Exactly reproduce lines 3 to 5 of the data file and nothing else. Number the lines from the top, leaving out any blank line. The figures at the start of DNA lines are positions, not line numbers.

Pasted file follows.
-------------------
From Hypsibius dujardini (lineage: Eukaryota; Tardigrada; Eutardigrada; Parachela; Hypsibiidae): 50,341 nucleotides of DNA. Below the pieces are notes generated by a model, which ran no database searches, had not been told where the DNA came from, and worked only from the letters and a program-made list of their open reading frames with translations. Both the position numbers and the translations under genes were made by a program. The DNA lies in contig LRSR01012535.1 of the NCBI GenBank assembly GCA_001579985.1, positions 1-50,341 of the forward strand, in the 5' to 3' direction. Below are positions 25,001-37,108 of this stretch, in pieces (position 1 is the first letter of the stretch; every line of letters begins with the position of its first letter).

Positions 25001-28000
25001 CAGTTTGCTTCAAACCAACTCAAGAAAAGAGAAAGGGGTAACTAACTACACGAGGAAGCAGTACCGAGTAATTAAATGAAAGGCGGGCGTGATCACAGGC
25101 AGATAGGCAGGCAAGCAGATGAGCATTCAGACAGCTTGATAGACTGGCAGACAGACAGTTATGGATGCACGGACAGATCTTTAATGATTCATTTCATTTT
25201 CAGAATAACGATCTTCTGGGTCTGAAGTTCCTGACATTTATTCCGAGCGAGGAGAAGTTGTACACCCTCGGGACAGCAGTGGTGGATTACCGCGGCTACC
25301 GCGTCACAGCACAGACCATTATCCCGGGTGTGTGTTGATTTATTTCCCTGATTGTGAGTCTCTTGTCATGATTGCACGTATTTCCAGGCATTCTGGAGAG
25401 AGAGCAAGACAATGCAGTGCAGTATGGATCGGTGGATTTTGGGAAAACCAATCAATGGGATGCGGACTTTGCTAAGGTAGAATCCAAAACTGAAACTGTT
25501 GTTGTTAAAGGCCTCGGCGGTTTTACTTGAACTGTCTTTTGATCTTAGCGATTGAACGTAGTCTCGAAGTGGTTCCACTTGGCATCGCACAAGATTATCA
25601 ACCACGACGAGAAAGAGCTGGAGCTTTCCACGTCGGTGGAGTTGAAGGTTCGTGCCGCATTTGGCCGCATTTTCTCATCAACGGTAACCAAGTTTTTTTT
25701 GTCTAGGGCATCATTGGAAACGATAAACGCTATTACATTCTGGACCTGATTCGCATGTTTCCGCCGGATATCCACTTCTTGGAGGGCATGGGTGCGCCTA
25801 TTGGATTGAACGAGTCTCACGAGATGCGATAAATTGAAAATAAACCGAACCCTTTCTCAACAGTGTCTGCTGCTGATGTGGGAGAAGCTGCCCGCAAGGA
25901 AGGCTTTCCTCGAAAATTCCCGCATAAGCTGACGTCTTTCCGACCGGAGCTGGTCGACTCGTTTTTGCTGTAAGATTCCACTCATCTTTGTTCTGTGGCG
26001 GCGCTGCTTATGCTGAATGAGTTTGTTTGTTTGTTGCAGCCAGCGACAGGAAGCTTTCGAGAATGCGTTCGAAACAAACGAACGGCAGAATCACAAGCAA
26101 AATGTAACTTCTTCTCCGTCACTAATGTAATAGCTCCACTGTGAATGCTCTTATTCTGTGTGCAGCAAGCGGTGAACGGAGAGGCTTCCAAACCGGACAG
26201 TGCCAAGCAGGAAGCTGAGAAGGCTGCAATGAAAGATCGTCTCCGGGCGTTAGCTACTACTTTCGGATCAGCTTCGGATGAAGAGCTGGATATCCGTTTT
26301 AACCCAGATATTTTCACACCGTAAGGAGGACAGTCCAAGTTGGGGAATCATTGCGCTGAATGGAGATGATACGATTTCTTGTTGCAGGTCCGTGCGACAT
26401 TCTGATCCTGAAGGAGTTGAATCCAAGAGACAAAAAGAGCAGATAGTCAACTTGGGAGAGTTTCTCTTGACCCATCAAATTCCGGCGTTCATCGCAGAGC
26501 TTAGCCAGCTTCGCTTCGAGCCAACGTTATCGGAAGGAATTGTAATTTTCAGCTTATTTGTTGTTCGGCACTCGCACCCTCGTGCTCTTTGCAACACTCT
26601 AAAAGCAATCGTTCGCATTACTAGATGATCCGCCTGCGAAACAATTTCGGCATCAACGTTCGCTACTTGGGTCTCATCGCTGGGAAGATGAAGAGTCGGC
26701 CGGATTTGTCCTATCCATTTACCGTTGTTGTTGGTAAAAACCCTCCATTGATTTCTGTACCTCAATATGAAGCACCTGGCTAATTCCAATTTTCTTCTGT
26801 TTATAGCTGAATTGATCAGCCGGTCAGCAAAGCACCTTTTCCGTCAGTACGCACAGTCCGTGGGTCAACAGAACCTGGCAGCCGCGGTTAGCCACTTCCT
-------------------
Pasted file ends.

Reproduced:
25001 CAGTTTGCTTCAAACCAACTCAAGAAAAGAGAAAGGGGTAACTAACTACACGAGGAAGCAGTACCGAGTAATTAAATGAAAGGCGGGCGTGATCACAGGC
25101 AGATAGGCAGGCAAGCAGATGAGCATTCAGACAGCTTGATAGACTGGCAGACAGACAGTTATGGATGCACGGACAGATCTTTAATGATTCATTTCATTTT
25201 CAGAATAACGATCTTCTGGGTCTGAAGTTCCTGACATTTATTCCGAGCGAGGAGAAGTTGTACACCCTCGGGACAGCAGTGGTGGATTACCGCGGCTACC